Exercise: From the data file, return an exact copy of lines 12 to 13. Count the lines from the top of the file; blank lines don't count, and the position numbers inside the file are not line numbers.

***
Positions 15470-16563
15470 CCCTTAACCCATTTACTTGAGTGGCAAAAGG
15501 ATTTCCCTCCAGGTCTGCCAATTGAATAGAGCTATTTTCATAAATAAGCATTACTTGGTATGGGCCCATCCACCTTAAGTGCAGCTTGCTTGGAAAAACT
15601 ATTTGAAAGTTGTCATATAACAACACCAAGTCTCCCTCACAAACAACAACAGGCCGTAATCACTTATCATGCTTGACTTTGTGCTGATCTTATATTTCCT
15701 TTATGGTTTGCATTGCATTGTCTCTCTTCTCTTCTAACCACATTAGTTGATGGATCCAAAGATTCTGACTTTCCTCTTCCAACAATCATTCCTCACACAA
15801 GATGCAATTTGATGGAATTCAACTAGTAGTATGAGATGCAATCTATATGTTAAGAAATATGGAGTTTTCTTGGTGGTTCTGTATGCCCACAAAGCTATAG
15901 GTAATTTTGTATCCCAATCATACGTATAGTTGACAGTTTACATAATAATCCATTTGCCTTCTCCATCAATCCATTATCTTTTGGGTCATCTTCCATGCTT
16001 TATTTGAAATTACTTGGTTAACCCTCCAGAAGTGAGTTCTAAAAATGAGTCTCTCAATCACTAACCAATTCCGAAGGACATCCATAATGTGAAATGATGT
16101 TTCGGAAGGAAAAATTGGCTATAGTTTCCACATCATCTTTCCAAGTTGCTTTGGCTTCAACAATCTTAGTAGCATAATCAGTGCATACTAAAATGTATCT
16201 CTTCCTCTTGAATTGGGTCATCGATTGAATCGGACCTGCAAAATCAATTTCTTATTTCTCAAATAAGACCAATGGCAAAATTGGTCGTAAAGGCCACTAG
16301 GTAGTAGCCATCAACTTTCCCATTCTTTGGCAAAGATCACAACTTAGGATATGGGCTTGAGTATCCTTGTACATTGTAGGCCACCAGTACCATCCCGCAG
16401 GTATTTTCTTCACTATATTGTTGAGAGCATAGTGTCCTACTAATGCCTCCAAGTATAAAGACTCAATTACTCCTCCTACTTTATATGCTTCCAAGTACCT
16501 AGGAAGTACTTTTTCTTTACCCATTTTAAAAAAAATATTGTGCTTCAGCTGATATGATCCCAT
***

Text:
16401 GTATTTTCTTCACTATATTGTTGAGAGCATAGTGTCCTACTAATGCCTCCAAGTATAAAGACTCAATTACTCCTCCTACTTTATATGCTTCCAAGTACCT
16501 AGGAAGTACTTTTTCTTTACCCATTTTAAAAAAAATATTGTGCTTCAGCTGATATGATCCCAT